Forest Dept. to moot programmes aimed at increasing forest cover

World Environment Day was celebrated on June 5
By Malaka Rodrigo, reporting from New Delhi

World Environment Day was celebrated worldwide, last Sunday, June 5. Sri Lanka’s National Environment Day was held at Pinnawala, while India was selected as the Global host. The event in Pinnawala included a tree-planting campaign and an exhibition at raising awareness of forests resources, to go along with the theme “Forests: Nature at Your Service”.

At the beginning of the last century, about 70 per cent of Sri Lanka’s land area was under natural forest cover. This reduced to 23.88 per cent of the total land area by 1992, and according to Forest Department data for 1999 and 2007 – the closed canopy natural forests had dropped further between these periods from 22.55 per cent to 22.22 per cent .

The Green Economy Report launched in India on World Environment Day: 2011 has been declared the International Year of Forests.

The department has conducted a comprehensive forest cover survey in 2010, and are in the final stages of releasing these results. Environmentalists fear that the forest cover could have declined further, due to encroachments for agricultural activity and settlements and tree felling for timber.

But the recent report ‘Forests in a Green Economy: A Synthesis’, unveiled at this year's World Environment Day (WED) celebration in New Delhi, by the UN Environment Programme (UNEP), reveals that the economic, environmental, health and social benefits of protecting forests are, in fact, much higher than their short term value for timber and other land use. The report underlines that natural capital such as forests can represent up to 90 per cent of the GDP of the rural poor, and the dangers of destroying forests for quicker output.

Another study by The Economics of Ecosystems & Biodiversity (TEEB) also numerically calculated the value of services provided by forests, proving that their values are much higher than their timber value or agricultural output from cleared lands, in the long run. Natural services offered by forests, include stabilising water cycle, preventing erosion and providing refuge for biodiversity.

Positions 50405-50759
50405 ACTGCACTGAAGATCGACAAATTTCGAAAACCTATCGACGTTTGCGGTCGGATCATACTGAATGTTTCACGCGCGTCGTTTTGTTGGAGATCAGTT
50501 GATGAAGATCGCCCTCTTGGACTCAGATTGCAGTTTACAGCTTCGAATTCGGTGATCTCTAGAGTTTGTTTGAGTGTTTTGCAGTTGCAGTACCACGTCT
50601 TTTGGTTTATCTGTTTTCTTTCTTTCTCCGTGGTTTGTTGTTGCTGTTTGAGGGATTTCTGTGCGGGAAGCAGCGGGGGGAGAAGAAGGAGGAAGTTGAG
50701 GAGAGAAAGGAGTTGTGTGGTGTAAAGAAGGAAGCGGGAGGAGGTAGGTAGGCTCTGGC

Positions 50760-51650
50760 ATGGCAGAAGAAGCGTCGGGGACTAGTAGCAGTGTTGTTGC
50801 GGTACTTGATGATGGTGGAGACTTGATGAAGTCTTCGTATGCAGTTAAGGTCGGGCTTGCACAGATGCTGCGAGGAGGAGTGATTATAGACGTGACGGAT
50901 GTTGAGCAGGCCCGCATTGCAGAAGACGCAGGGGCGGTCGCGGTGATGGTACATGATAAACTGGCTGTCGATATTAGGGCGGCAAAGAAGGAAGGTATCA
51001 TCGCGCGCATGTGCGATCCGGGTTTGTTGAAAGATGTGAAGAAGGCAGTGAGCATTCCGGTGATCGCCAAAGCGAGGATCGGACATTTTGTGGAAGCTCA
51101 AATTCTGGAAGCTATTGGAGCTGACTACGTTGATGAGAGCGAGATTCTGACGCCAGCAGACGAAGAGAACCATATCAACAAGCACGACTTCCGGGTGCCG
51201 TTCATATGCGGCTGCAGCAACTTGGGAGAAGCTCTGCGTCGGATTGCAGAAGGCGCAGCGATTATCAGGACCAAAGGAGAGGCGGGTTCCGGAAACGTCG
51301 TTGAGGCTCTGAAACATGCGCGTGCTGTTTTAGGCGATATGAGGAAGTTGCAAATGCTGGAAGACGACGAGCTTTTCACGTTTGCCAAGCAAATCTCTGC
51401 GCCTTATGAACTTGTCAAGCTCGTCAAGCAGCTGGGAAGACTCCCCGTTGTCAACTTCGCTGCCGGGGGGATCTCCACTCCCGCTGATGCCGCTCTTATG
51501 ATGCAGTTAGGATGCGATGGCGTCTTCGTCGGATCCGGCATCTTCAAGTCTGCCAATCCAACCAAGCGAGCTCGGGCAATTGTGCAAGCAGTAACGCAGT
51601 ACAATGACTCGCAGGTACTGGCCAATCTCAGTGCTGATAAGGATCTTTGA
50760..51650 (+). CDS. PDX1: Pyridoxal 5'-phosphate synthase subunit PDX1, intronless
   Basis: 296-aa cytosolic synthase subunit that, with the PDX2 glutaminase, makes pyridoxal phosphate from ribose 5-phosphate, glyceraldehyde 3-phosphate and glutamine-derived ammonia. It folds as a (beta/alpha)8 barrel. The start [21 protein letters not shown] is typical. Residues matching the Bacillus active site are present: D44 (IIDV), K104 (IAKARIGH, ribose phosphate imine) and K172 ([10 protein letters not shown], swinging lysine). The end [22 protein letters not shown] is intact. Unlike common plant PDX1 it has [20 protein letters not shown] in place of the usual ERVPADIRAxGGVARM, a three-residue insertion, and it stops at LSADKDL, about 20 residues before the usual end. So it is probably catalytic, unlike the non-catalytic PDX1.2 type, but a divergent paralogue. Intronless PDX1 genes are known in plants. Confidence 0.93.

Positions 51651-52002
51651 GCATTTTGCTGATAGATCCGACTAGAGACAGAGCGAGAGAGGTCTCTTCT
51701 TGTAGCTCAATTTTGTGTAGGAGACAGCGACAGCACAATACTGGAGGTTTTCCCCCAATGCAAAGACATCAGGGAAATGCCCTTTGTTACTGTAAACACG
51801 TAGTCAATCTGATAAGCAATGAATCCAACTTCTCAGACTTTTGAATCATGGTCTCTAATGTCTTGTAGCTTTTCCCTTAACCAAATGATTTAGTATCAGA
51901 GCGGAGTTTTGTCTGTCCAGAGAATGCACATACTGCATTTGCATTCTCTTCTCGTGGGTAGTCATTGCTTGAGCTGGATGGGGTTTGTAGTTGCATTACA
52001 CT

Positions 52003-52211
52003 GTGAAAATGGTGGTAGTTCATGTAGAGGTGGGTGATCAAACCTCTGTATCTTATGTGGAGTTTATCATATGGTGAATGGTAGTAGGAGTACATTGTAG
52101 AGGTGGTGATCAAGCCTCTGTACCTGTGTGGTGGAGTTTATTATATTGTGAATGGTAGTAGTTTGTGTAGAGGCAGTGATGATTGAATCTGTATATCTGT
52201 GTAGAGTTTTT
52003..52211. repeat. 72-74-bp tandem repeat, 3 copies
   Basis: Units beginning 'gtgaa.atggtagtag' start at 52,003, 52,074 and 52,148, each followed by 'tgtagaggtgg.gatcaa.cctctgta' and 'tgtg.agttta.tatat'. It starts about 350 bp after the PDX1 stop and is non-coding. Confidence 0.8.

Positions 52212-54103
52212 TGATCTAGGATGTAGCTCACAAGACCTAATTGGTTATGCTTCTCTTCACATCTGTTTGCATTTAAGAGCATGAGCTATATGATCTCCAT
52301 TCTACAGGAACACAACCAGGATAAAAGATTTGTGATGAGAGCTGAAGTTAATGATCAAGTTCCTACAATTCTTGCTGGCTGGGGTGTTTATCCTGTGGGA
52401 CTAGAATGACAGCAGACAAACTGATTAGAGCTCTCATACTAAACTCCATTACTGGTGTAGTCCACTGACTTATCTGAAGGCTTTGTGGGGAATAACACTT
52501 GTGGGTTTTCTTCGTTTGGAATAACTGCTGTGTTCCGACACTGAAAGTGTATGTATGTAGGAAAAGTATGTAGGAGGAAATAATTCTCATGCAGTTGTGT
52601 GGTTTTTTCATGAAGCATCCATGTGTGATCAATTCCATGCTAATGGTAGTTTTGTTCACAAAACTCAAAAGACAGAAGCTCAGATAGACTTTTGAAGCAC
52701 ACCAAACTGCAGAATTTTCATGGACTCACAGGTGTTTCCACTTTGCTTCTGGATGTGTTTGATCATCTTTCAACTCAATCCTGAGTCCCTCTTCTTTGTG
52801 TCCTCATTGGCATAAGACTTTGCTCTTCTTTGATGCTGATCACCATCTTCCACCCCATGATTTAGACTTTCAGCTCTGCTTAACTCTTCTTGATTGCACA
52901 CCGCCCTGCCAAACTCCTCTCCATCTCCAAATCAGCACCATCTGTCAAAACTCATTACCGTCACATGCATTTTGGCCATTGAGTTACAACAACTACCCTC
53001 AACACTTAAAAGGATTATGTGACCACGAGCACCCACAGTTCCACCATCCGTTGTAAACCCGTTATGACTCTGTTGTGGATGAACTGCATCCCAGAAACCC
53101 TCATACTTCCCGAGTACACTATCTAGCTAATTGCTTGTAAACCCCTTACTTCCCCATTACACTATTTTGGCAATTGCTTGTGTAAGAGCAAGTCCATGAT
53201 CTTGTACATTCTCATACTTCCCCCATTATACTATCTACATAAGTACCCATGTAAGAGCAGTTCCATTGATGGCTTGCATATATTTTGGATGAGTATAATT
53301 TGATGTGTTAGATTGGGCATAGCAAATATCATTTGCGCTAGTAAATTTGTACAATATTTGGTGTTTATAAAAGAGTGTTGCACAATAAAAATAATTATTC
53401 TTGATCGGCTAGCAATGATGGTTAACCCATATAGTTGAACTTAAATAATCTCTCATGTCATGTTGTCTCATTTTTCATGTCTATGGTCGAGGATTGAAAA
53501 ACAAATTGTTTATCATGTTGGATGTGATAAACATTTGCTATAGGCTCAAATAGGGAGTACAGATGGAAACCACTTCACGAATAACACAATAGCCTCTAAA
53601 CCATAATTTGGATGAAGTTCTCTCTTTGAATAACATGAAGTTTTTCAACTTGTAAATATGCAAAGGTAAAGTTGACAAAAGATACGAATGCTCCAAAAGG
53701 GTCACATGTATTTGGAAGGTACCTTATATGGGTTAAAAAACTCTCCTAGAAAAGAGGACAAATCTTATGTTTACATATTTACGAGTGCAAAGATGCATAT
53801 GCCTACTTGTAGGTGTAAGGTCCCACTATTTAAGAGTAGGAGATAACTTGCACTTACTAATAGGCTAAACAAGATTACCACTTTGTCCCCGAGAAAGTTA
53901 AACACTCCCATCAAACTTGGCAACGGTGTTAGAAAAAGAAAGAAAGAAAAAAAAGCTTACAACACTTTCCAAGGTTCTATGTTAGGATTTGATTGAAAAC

To mobilise public and private investments in forests, the UNEP report emphasises new concepts - the role of the Payment for Ecosystem Services (PES) and Reducing Emissions from Deforestation & Forest Degradation (REDD+). PES is a scheme of voluntary transactions aimed to compensate land owners for providing ecosystem services to society, such as carbon storage, watershed protection or biodiversity conservation. Forests also absorb carbon dioxide which is a major greenhouse gas believed to be triggering Global Warming. A new market mechanism called REDD+, aiming at providing financial incentives to countries, for protecting their forests, is also highlighted. Sri Lanka’s Forest Department has already started the initial evaluation to be a part of the REDD+. A report, ‘Forest Carbon Asia’, published last month, revealed that Sri Lanka too may have opportunities to benefit from this programme, and stressed the need to go through the process carefully.

This year has also been named the International Year of Forests and the Forest Department is planning a few programmes to increase Sri Lanka’s Forest cover. The Forest Department Hill Top Reforestation is the main project this year. The hills in the central highlands were cleared for many reasons, triggering erosion, and earthslips. These hills are also the most important catchments areas of the country, as many of the rivers that flow across the country, are born in the central highlands. The initial study for site selection was completed, and the department expects to start replanting from the next rainy season commencing in October. The Forest Department also said that it will grow endemic plants as much as possible.

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